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This one uses Samba:

 $ ls smb://
 ls: cannot access smb:// No such file or directory

I somehow managed to do it by;

  1. Browsing to the remote directory. (pcmanfm 0.9.9)
  2. Opening the current folder in a terminal.
  3. Executing pwd to get /home/myuser/.gvfs/wdtvlivehub on
  4. Doing ls /home/myuser/.gvfs/wdtvlivehub on worked.

..What would be a more elegant way?

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migrated from stackoverflow.com Sep 18 '11 at 21:09

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Is mounting the remote filesystem an option? –  tjameson Sep 18 '11 at 21:05
Yep, it can be. –  octosquidopus Sep 18 '11 at 21:15

2 Answers 2

up vote 1 down vote accepted

Your current method of using ~/.gvfs/ is fine, but you don't need pcmanfm for that – you can use gvfs-mount to connect to the share. Additionally, tools such as gvfs-ls and gvfs-cp will accept your smb:// URI.

$ gvfs-mount smb://host/share/

$ gvfs-ls smb://host/share/

$ ls ~/.gvfs/"share on host"/

(Remember to quote spaces within path names.)

Specifically for Samba, you can use the smbclient program, or mount the share on the VFS layer by using mount -t cifs. (The latter is, unfortunately, limited to root.)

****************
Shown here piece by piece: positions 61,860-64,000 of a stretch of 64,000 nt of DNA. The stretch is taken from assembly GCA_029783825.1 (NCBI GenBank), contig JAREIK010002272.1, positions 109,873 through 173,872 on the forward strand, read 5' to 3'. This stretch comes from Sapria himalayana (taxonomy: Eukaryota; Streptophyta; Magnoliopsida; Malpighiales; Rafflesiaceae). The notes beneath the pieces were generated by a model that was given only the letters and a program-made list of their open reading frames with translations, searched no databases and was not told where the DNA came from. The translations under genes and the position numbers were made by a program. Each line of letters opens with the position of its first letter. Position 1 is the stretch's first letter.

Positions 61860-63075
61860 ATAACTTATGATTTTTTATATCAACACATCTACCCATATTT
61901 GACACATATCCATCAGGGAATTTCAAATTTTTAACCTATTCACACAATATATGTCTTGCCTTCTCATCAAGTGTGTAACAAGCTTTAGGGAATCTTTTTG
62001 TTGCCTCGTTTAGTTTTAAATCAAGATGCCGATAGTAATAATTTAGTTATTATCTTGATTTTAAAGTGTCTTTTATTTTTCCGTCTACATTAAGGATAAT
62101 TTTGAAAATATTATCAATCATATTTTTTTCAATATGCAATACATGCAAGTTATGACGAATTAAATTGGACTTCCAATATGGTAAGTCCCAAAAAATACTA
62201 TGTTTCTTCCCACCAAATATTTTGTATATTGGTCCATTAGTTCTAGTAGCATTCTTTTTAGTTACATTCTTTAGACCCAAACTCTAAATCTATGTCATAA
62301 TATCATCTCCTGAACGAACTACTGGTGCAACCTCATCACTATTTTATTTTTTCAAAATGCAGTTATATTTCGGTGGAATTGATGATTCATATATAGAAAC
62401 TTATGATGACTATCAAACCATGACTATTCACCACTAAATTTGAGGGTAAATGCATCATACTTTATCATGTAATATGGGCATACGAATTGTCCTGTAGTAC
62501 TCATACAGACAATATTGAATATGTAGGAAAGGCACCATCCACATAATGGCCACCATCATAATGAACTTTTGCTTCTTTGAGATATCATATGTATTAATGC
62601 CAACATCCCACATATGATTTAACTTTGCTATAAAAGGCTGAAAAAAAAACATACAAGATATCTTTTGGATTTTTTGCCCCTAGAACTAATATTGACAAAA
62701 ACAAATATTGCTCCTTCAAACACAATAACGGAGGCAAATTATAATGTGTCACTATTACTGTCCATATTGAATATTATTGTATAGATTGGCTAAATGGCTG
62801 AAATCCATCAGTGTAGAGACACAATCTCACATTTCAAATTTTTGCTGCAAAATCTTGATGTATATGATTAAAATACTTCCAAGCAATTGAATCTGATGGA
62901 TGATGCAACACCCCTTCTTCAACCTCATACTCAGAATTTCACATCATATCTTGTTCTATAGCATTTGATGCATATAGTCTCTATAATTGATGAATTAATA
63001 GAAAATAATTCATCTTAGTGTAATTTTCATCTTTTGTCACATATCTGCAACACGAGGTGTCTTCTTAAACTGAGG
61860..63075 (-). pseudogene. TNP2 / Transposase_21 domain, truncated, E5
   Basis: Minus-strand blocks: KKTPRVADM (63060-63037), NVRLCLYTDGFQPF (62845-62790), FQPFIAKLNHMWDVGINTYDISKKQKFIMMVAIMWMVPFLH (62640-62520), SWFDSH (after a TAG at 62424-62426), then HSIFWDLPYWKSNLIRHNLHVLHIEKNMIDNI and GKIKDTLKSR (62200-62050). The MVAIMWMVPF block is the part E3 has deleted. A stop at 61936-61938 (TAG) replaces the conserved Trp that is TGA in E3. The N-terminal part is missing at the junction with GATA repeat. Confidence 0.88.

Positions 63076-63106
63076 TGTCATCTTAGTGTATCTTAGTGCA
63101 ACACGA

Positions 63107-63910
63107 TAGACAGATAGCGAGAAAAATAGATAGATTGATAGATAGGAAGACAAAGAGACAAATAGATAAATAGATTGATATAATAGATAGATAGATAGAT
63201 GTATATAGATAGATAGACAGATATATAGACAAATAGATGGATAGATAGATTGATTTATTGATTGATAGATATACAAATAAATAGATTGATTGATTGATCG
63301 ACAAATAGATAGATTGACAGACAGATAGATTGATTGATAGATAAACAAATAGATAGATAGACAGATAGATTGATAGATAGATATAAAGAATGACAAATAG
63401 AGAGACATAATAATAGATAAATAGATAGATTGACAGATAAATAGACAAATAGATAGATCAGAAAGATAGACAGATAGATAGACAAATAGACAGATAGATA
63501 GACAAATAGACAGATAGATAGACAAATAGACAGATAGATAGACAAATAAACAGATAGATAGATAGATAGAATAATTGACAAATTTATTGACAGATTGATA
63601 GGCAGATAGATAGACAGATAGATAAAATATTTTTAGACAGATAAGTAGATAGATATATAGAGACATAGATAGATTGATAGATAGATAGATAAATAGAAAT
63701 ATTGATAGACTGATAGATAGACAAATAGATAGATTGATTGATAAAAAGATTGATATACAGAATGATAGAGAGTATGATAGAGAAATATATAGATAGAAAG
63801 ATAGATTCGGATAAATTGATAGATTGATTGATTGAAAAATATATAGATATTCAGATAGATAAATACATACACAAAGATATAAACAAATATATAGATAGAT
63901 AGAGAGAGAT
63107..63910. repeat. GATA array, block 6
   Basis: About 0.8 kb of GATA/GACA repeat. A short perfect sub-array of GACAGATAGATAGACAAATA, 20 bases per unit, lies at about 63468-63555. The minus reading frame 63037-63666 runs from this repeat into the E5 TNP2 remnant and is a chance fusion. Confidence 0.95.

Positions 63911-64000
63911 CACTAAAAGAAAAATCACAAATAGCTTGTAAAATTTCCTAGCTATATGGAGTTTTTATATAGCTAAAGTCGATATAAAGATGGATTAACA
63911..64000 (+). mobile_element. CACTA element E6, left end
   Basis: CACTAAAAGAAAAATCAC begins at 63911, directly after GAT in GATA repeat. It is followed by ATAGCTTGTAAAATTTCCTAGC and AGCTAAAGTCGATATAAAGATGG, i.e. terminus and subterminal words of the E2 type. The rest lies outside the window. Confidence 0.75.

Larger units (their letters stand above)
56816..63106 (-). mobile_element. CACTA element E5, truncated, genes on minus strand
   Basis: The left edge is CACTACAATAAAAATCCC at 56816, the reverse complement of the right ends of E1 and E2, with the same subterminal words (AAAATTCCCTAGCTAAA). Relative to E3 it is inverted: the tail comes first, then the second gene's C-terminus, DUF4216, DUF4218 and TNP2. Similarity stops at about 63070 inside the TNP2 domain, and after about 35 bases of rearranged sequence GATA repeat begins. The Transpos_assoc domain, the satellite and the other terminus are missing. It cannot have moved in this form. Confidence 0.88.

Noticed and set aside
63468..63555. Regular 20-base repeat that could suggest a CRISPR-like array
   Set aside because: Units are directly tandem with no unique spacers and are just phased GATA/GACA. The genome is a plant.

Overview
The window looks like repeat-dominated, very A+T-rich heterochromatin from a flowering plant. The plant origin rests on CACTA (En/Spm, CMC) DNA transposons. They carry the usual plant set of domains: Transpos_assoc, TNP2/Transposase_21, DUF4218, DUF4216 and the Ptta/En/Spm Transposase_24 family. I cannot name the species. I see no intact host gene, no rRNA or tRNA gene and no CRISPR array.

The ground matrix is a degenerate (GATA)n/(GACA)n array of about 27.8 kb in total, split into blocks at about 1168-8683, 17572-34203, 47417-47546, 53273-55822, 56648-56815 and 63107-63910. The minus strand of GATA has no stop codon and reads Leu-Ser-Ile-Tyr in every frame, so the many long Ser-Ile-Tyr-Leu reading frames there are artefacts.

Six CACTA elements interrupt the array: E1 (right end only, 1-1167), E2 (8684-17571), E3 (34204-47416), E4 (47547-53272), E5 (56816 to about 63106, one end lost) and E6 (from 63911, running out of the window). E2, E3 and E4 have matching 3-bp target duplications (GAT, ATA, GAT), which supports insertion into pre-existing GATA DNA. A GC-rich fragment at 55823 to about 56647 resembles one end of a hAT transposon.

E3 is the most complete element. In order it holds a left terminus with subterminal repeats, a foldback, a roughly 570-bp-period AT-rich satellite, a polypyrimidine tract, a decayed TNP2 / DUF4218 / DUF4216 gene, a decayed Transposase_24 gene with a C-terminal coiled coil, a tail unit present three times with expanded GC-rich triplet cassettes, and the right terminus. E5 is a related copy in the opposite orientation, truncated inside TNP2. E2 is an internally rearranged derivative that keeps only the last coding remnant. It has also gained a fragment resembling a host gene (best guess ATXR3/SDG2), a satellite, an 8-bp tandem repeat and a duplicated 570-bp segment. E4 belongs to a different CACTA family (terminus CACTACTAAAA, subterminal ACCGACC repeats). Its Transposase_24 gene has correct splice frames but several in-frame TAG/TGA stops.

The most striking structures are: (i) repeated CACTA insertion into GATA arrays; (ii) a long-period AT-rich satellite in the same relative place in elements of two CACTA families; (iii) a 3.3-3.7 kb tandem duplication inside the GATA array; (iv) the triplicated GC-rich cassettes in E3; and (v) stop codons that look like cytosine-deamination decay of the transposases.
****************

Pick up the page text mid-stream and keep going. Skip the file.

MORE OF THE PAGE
$ smbclient //host/share

# mount -t cifs //host/share /mnt

(For other kinds of filesystems, such as SFTP and FTP, sshfs and curlftpfs exist respectively.)

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I mentioned pcmanfm because that is most probably how I will get to the folder before executing it with the script. gv-ls seems to be exactly what I was looking for, though. Looks like it could even replace ls for local directories for the sake of consistency. –  octosquidopus Sep 18 '11 at 21:28

You can use the command smbclient, e.g.:

smbclient -N // -c ls
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Great, but how can I achieve the same output as with regular ls (no columns nor formatting, just a list of files)? It's important because I want to pipe the output to another command. –  octosquidopus Sep 18 '11 at 21:20

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